For two years now, from offices a few blocks away, the Popular Mechanics staff has watched the tower take shape. We think it’s fitting that our new home will be one of the world’s most magnificently engineered buildings.

Engineers tested the design of the lobby’s 30-ft.-high waterfall using a model (above). The full-scale version flanks both sides of the escalator, contributing to aesthetics and important building functions. Replenished by rainwater collected on the roof, the water feature helps maintain an ideal relative humidity of 30 to 50 percent, depending on the season, and cuts the atrium’s summer air-conditioning load by 5 percent. Water circulating through polyethylene pipes embedded in the atrium floor provides radiant heating and cooling (below). In winter, this system warms the granite floor to 78 F, supplying 36 percent of the atrium’s heating. During the summer, it chills the floor to 72 F, supplying 10 percent of the atrium’s cooling.

An escalator will lead employees from the street-level entrance to the third-floor atrium level. Manufactured in one piece, the 56-ft.-long escalator had to be hoisted into the gutted interior of the 1928 building while the roof was off. It sat protected by plywood for more than a year before it was installed.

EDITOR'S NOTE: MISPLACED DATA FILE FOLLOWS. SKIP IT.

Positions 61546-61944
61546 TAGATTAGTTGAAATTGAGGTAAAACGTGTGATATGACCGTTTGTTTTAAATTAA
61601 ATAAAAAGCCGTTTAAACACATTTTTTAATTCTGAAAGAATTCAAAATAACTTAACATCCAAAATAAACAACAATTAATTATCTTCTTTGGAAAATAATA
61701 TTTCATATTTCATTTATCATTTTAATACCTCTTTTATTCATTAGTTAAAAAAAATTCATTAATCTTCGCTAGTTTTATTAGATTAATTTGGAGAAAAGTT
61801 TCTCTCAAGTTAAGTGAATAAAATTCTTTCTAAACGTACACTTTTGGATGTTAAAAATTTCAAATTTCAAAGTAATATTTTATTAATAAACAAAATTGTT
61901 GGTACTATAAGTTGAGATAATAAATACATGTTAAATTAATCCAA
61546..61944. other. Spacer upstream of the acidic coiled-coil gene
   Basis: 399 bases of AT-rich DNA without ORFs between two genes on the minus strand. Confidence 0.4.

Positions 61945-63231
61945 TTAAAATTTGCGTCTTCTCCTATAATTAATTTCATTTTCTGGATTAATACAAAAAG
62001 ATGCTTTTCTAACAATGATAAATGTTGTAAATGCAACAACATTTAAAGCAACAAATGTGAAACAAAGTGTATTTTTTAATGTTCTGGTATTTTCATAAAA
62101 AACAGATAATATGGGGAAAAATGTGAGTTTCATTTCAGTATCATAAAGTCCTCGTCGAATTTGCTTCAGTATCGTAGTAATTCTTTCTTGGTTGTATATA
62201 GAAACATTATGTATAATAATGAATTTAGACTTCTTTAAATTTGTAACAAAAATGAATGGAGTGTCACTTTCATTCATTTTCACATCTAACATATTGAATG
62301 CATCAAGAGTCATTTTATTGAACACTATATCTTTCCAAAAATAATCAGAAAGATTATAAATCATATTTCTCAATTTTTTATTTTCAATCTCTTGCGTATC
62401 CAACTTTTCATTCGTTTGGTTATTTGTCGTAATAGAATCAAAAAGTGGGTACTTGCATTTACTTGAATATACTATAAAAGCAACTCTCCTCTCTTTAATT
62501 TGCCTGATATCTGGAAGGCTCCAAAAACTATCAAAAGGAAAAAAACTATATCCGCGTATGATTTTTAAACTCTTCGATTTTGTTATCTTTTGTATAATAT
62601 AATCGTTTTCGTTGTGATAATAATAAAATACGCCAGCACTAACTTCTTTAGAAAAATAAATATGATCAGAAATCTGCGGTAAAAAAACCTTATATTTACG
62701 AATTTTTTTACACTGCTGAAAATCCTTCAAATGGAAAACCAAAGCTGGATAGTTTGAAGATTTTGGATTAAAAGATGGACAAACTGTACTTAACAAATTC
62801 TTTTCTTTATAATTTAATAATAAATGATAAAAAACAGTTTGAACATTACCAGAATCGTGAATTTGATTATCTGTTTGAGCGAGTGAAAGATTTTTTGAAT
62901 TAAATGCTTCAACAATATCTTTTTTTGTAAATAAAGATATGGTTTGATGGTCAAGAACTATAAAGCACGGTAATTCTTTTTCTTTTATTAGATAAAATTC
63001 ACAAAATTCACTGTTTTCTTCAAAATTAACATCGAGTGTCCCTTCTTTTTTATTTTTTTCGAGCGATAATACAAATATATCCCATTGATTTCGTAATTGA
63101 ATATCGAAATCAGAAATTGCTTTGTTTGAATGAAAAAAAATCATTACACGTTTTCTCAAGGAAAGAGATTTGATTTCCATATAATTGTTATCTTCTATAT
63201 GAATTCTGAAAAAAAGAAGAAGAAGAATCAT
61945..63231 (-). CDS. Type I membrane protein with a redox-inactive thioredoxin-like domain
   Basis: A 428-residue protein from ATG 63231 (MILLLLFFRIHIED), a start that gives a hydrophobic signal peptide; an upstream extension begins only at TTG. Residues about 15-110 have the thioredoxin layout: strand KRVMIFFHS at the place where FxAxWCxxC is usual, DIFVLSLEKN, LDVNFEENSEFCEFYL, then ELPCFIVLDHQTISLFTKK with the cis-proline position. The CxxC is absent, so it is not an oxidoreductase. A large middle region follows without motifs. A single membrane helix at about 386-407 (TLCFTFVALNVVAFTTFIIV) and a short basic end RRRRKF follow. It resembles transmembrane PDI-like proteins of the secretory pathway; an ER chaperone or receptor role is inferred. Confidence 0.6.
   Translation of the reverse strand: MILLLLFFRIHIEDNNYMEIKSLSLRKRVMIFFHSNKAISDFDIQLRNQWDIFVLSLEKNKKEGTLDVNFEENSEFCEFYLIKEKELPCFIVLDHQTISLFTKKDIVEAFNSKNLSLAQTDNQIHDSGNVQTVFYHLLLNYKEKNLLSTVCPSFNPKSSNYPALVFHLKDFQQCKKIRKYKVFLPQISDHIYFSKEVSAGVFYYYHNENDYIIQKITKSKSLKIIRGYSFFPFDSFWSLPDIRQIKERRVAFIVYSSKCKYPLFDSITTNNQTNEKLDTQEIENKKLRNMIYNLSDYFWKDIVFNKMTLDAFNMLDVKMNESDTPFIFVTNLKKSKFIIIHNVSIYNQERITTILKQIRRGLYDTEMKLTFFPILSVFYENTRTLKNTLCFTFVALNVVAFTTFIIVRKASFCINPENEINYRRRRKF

The diagrid pattern intrinsic to the tower’s basic construction is traced on the exterior by stainless steel cladding (above). “By expressing the structure in a sculptural way and casing it in reflective stainless steel, it becomes the identity of the tower,” Foster says, “especially from a distance.” Installing the cladding required a custom-built, double-tier monorail scaffold system that could move side to side as well as up and down. Because of the building’s shape, the installation of windows proved tricky, too. “On any given floor you can have as many as 30 different window configurations,” says Syed Alkarimi, the architectural coordinator in charge of the facade. The double-pane glass has a low-E coating to let visible light through while reflecting heat-causing wavelengths. Laminate on the inner pane is twice as thick as is typical; it should remain intact in the event of a disaster, while the outer pane is designed to shatter.